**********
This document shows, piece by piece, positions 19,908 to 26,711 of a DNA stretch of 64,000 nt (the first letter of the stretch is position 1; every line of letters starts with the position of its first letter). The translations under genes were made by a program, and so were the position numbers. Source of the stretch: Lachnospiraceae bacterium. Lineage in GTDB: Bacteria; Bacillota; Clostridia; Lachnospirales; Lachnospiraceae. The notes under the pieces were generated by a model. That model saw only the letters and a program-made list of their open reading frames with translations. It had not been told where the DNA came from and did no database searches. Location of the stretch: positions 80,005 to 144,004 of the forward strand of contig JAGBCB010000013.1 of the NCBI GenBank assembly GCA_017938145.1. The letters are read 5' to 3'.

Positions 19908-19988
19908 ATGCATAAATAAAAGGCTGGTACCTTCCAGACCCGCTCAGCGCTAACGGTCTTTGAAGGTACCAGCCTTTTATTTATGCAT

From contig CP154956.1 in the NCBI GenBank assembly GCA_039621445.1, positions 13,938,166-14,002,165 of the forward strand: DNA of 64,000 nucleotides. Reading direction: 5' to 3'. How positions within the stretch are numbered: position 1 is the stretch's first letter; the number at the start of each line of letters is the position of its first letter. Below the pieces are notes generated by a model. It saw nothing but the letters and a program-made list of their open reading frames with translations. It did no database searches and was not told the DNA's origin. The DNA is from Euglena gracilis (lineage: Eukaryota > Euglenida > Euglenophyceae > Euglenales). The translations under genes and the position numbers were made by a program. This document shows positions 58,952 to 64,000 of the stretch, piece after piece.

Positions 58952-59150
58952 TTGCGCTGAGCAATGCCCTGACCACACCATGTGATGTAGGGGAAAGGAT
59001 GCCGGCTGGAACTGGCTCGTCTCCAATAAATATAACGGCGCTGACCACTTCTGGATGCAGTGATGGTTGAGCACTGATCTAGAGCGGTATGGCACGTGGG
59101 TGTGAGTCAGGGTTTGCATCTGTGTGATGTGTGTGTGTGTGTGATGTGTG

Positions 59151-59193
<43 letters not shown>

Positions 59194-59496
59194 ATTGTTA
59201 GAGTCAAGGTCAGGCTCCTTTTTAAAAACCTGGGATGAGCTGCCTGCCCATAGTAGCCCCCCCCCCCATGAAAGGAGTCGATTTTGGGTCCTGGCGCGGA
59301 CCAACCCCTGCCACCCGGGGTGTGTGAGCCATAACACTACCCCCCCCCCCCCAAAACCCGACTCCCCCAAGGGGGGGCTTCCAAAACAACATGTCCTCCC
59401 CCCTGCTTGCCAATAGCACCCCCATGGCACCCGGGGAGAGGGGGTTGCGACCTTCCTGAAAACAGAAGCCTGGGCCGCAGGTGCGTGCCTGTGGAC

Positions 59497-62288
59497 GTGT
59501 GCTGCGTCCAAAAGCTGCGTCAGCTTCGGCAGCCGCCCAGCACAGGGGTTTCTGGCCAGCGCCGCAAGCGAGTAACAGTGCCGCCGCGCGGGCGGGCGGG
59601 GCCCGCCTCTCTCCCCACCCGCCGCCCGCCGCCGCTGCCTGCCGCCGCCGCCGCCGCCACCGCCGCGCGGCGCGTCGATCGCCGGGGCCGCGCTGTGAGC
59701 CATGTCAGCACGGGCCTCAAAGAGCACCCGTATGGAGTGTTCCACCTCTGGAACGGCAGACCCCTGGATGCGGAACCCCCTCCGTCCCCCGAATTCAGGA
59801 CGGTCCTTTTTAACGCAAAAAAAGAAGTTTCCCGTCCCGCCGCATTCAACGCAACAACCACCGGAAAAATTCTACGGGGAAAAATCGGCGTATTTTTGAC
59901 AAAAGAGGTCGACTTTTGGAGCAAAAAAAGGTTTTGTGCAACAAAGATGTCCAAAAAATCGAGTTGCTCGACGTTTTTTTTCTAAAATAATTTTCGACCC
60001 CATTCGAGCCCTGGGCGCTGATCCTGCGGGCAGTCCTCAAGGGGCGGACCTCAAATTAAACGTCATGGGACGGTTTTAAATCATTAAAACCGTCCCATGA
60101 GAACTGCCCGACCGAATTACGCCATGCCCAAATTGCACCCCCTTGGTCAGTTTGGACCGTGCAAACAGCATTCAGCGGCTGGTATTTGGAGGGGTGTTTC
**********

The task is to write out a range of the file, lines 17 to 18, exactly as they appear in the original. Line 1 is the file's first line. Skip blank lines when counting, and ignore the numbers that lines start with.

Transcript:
59497 GTGT
59501 GCTGCGTCCAAAAGCTGCGTCAGCTTCGGCAGCCGCCCAGCACAGGGGTTTCTGGCCAGCGCCGCAAGCGAGTAACAGTGCCGCCGCGCGGGCGGGCGGG